A new study has found that pipefish, close cousin to the seahorse and sea dragon, choose which of the brood survives, on the basis of the mother's attractiveness.
Male pipefish carry developing embryos in a unique organ called a brood pouch into which the female deposits her eggs during mating.
They can carry between five and 40 offspring in its transparent pouch, and nurture them to term after a pregnancy lasting between 12 and 14 days.
Biologists Kim Paczolt and Associate Professor Adam Jones from Texas A&M University studied consecutive broods brought to term by male Gulf pipefish (Syngnathus scovelli).
They made a curious discovery: Some pipefish were excellent dads and others were deadbeats - and the key lay with the male's attraction to his mate.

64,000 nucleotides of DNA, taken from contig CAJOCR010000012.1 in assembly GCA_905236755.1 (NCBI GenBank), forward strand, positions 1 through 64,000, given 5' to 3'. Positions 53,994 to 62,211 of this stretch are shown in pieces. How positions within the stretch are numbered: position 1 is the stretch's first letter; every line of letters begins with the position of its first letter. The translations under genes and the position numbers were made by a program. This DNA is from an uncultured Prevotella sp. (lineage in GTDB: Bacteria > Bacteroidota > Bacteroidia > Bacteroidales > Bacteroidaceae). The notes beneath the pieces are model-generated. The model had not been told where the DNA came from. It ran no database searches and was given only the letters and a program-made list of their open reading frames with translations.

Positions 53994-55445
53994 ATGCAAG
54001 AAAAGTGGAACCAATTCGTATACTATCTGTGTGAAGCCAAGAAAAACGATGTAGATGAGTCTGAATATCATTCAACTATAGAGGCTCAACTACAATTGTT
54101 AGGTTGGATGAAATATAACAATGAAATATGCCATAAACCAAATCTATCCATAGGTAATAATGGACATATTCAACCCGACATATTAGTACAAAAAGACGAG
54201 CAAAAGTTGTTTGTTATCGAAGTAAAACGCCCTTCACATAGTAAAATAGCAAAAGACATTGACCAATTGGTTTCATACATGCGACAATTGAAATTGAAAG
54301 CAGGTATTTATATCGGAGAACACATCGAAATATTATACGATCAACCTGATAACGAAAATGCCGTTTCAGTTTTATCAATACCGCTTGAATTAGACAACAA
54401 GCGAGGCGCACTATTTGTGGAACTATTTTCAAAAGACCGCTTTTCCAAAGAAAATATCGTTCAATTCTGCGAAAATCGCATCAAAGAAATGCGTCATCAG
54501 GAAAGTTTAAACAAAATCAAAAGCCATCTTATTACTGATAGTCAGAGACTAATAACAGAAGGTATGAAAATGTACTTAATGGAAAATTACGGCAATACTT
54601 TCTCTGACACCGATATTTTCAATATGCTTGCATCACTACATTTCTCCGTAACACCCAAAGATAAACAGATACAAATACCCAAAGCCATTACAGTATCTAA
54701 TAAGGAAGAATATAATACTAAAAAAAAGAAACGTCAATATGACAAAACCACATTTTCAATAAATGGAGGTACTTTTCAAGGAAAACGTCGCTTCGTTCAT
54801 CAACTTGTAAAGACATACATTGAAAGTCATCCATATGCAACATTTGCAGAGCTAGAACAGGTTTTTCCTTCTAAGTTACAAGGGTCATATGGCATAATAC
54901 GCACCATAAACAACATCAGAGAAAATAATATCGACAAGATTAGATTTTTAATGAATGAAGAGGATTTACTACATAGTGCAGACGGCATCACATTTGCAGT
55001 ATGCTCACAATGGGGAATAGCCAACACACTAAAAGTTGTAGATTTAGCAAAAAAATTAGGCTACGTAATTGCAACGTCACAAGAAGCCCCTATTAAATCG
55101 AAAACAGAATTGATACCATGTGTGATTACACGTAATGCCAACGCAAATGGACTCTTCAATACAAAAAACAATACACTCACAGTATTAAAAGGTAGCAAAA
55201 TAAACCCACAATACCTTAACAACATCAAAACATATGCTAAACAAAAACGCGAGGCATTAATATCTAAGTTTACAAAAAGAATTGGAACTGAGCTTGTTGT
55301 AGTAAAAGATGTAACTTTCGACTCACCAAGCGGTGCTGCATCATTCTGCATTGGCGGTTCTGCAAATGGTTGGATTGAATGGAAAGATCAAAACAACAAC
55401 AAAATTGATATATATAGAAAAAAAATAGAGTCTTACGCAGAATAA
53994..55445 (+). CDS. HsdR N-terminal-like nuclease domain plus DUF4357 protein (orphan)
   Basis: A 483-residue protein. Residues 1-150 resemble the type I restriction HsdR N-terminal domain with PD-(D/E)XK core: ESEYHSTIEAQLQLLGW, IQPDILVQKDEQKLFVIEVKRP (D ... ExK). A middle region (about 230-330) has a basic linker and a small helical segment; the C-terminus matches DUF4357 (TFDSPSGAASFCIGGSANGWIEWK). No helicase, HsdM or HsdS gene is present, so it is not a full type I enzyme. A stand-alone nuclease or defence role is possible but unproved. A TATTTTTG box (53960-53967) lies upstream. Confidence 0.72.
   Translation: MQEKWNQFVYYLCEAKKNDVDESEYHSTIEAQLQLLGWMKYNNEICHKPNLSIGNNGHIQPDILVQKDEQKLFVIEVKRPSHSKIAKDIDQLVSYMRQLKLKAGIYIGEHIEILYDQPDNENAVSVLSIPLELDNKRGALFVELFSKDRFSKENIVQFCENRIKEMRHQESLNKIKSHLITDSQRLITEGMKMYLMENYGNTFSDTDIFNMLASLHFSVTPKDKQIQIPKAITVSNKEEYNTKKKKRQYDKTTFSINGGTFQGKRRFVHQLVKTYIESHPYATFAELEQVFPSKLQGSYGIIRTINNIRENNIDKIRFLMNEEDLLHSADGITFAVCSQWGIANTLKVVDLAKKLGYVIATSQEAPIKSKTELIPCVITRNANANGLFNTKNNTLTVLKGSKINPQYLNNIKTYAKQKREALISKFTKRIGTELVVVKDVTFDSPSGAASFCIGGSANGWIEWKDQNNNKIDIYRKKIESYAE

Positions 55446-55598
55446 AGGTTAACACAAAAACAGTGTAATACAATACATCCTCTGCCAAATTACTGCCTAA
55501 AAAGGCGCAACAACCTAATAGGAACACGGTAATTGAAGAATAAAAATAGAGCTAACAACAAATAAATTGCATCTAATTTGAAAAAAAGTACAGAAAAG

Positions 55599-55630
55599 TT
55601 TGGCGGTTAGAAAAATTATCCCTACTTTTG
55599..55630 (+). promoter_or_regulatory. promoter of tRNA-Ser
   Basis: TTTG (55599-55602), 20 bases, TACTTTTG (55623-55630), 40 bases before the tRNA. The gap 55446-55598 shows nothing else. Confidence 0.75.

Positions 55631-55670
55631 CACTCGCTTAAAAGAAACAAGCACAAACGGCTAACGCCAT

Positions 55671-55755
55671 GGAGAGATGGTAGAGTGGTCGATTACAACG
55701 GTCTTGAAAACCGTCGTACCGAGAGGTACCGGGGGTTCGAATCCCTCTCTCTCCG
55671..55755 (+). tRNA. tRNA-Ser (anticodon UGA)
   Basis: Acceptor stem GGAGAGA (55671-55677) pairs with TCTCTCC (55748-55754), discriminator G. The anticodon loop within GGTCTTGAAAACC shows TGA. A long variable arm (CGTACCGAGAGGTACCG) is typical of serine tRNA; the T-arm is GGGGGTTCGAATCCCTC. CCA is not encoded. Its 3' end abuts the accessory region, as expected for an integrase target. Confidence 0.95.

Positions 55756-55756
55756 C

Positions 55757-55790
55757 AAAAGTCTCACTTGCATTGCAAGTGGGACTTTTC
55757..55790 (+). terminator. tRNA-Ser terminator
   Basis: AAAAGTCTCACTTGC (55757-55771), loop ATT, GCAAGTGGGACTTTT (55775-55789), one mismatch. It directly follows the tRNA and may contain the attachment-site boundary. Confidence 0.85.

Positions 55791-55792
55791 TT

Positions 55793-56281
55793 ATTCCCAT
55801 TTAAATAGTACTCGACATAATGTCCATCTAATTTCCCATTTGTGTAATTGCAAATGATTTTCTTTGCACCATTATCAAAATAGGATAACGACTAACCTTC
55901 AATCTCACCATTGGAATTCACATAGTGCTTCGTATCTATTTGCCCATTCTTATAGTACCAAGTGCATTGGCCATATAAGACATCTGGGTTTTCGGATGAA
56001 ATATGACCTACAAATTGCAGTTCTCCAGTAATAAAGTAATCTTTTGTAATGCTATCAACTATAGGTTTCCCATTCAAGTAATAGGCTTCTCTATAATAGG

Their finding appears in the journal Nature.
Worth the effort?
Male pipefish tended to seek out larger females for mating, the duo found.
If they mated with a less ample female, they often selectively aborted some of the embryos, apparently to save resources for future reproductive opportunities.
"The bottom line seems to be, if the male likes the mum, the kids are treated better," says Kaczolt.
"Why this occurs, we don't fully understand, but our findings are quite specific about this relationship... If the male prefers the female, he treats their mutual offspring better."
"It's almost as if he is saying, 'Are these babies worth more effort?' If he is not overly fond of the mother, the answer appears to be 'No,' and he invests fewer resources."
Genetic trade-offs and mating choices are commonplace as animals strive to have offspring with the best possible chance of survival.
But this is the first time it has been observed after copulation in a sex-reversed species, write the authors.
Pipefish are widespread in warm sea waters. They grow to around 10 to 12 centimetres in length and look rather like an elongated version of the seahorse.